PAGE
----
A virtual shoe box containing meaningful, fun, interesting, odd -- pictures, videos, poems, stories, observations etc.
Your comments and contributions are welcome.

Monday, October 25, 2010


This is a real record album.  A comment from someone who saw it was "What happens in the teapot stays in the teapot."  Priceless!

Tuesday, October 12, 2010

Grover Takes Off on Old Spice Guy

My favorite Sesame Street character has a new bit -- a take off of the Old Spice commercial.

Thursday, August 12, 2010

A Dying Cub Fan's Last Request

Selecting a Reader

Selecting a Reader

First, I would have her be beautiful,
and walking carefully up on my poetry
at the loneliest moment of an afternoon,
her hair still damp at the neck
from washing it. She should be wearing
a raincoat, an old one, dirty
from not having money enough for the cleaners.
She will take out her glasses, and there,
in the bookstore, she will tumb
over my poems, then put the book back
up on its shelf. She will say to herself,
"For that kind of money, I can get
my raincoat cleaned." And she will.

Ted Kooser from the book Flying at Night

Monday, August 2, 2010

F. Scott Fitzgerald's, "The Great Gatsby"

In my younger and more vulnerable years my father gave me some advice that I've been turning over in my mind ever since.
"Whenever you feel like criticizing any one," he told me, "just remember that all the people in this world haven't had the advantages that you've had."  
Chapter 1, opening words.

Gatsby turned out all right at the end; it is what preyed on Gatsby, what foul dust floated in the wake of his dreams that temporarily closed out my interest in the abortive sorrows and short-winded elations of men.
Chapter 1, Nick on Gatsby.

This is a valley of ashes - a fantastic farm where ashes grow like wheat into ridges and hills and grotesque gardens; where ashes take the forms of houses and chimneys and rising smoke and, finally, with a transcendent effort, of men who move dimly and already crumbling through the powdery air. Occasionally a line of gray cars crawls along an invisible track, gives out a ghastly creak, and comes to rest, and immediately the ash-gray men swarm up with leaden spades and stir up an impenetrable cloud, which screens their obscure operations from your sight.
Chapter 2.

Most of the big shore places were closed now and there were hardly any lights except the shadowy, moving glow of a ferryboat across the Sound. And as the moon rose higher the inessential houses began to melt away until gradually I became aware of the old island here that flowered once for Dutch sailors' eyes-a fresh, green breast of the new world. Its vanished trees, the trees that had made way for Gatsby's house, had once pandered in whispers to the last and greatest of all human dreams; for a transitory enchanted moment man must have held his breath in the presence of this continent, compelled into an aesthetic contemplation he neither understood nor desired, face to face for the last time in history with something commensurate to his capacity for wonder.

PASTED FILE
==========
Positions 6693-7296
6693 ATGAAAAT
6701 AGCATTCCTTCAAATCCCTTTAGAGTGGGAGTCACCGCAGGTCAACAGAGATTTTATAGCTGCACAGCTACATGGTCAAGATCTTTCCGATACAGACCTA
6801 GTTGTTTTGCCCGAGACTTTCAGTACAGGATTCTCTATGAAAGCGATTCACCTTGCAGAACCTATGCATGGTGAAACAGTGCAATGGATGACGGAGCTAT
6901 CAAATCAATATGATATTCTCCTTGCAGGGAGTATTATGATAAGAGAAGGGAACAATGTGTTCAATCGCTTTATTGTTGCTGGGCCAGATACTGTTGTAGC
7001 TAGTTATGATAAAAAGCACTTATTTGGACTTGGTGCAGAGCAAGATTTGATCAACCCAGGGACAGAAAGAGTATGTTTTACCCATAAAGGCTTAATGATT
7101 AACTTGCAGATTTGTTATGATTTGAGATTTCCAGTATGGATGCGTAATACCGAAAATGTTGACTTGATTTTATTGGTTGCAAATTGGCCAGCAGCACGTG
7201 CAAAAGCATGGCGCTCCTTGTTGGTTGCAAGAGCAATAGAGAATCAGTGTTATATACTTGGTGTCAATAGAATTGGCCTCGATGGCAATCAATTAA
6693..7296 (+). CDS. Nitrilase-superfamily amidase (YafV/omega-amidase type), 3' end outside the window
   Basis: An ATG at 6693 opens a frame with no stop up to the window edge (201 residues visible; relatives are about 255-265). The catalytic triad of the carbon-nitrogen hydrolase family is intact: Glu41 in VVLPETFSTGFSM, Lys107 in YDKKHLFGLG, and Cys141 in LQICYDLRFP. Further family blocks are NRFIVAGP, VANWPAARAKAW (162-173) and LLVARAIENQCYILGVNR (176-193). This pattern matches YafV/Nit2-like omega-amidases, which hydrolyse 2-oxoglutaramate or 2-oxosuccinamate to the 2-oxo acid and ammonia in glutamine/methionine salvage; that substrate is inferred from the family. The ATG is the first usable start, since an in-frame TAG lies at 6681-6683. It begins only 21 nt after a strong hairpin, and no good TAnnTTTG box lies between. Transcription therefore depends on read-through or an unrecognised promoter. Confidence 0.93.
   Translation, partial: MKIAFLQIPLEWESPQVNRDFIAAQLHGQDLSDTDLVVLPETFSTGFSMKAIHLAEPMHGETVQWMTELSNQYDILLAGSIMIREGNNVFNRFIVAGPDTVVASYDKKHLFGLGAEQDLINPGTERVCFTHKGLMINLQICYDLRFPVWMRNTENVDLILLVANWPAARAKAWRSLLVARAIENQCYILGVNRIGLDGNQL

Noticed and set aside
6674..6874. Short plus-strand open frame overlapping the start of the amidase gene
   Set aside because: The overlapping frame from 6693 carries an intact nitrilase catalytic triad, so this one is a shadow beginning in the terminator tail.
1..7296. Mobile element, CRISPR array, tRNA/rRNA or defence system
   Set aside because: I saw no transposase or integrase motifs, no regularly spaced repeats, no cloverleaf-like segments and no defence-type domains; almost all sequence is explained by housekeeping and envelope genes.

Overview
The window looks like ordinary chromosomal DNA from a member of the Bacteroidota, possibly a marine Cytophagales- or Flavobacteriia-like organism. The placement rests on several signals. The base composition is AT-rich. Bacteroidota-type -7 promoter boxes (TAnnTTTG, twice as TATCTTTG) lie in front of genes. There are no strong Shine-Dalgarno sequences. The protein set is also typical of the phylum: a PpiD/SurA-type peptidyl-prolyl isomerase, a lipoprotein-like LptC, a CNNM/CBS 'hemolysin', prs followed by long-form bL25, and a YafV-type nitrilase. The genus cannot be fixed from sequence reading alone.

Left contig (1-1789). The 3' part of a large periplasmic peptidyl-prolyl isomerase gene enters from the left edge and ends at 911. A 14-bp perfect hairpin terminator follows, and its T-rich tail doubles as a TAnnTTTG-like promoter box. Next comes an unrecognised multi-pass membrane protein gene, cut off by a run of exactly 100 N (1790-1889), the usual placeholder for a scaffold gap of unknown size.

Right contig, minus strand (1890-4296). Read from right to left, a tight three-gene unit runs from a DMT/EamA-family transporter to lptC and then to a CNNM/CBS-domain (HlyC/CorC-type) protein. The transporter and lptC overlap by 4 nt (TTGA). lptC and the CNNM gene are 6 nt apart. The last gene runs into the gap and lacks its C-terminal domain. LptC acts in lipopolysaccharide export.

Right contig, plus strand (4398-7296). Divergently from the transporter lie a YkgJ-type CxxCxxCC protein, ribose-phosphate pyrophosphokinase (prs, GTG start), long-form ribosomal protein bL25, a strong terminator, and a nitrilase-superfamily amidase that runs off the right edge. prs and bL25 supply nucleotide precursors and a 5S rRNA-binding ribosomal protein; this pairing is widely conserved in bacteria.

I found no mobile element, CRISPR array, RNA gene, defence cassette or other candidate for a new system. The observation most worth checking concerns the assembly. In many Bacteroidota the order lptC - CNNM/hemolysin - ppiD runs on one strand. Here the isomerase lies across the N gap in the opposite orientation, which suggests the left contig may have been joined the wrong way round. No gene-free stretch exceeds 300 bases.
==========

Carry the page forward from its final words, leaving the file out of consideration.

Chapter 9.

And as I sat there, brooding on the old, unknown world, I thought of Gatsby's wonder when he first picked out Daisy's light at the end of his dock. He had come such a long way to this blue lawn, and his dream must have seemed so close he could hardly fail to grasp it. But what he did not know was that it was already behind him, somewhere in the vast obscurity beyond the city, where the dark fields of the republic rolled on under the night.
Chapter 9.

Gatsby believed in the green light, the orgiastic future that year by year recedes before us. It eluded us then, but that's no matter- tomorrow we will run faster, stretch out our arms farther…And one fine morning-
Chapter 9.

So we beat on, boats against the current, borne back ceaselessly into the past.
Chapter 9

Saturday, July 31, 2010

Found inside a poetry book at the Chicago Public Library

The Voyager II Satellite

The tin man is cold:
the glitter of distant worlds
is like snow on his coat.
Free-falling through space,
he spreads his arms
and slowly turns,
hands reaching to catch
the white, elusive
dandelion fuzz
of starlight. He is the dove
with wings of purest gold
sent out upon the deep
to seek a place for us,
the goat upon whose back
we've sent our problems
into exile, the dreamy beast
of peace and science
who now grows smaller, smaller,
falling so gracefully
into the great blank face
of God.

by Ted Kooser
Poet Laureate of the United States (2004-2006)